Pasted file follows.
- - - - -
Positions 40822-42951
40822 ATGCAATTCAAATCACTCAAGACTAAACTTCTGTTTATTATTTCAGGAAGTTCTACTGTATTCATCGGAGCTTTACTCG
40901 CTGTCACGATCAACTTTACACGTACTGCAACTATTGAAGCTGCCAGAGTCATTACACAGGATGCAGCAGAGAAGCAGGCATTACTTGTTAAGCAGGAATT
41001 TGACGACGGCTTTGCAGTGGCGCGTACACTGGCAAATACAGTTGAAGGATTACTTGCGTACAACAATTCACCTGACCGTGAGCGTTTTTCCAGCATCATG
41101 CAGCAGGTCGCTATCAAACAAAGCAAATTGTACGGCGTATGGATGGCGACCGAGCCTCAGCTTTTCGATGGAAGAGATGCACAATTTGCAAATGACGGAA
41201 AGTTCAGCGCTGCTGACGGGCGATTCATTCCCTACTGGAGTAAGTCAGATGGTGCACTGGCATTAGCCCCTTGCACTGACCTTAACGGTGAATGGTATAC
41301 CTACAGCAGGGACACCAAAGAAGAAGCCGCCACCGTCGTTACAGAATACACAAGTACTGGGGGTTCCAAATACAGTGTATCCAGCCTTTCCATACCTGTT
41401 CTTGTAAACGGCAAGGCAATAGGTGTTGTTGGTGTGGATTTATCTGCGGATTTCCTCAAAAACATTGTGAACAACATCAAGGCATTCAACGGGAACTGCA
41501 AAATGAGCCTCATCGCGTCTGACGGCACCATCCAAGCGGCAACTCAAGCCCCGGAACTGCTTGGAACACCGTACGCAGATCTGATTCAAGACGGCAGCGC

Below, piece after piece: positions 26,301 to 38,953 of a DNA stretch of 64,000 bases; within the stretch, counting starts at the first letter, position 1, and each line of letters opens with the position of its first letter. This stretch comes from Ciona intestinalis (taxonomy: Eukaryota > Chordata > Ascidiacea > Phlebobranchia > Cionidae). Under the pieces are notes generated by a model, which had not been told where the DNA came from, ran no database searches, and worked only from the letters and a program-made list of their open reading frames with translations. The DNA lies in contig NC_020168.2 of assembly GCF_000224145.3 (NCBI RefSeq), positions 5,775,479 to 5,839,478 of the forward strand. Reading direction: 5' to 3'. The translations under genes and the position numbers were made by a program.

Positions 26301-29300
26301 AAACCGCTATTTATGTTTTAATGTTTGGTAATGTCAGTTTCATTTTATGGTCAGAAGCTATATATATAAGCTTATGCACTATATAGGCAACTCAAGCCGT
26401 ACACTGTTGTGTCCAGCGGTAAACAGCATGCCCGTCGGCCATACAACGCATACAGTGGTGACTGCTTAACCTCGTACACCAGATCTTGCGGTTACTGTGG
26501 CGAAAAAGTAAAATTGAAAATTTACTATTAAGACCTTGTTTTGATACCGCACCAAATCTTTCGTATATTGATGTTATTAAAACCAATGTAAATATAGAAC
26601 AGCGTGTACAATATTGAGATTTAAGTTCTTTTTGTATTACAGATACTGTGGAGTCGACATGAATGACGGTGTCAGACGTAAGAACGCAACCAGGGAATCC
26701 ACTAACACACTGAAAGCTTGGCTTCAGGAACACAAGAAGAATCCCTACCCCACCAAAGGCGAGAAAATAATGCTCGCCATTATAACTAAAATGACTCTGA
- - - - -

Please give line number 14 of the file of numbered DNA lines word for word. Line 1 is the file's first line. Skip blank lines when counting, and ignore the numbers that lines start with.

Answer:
26501 CGAAAAAGTAAAATTGAAAATTTACTATTAAGACCTTGTTTTGATACCGCACCAAATCTTTCGTATATTGATGTTATTAAAACCAATGTAAATATAGAAC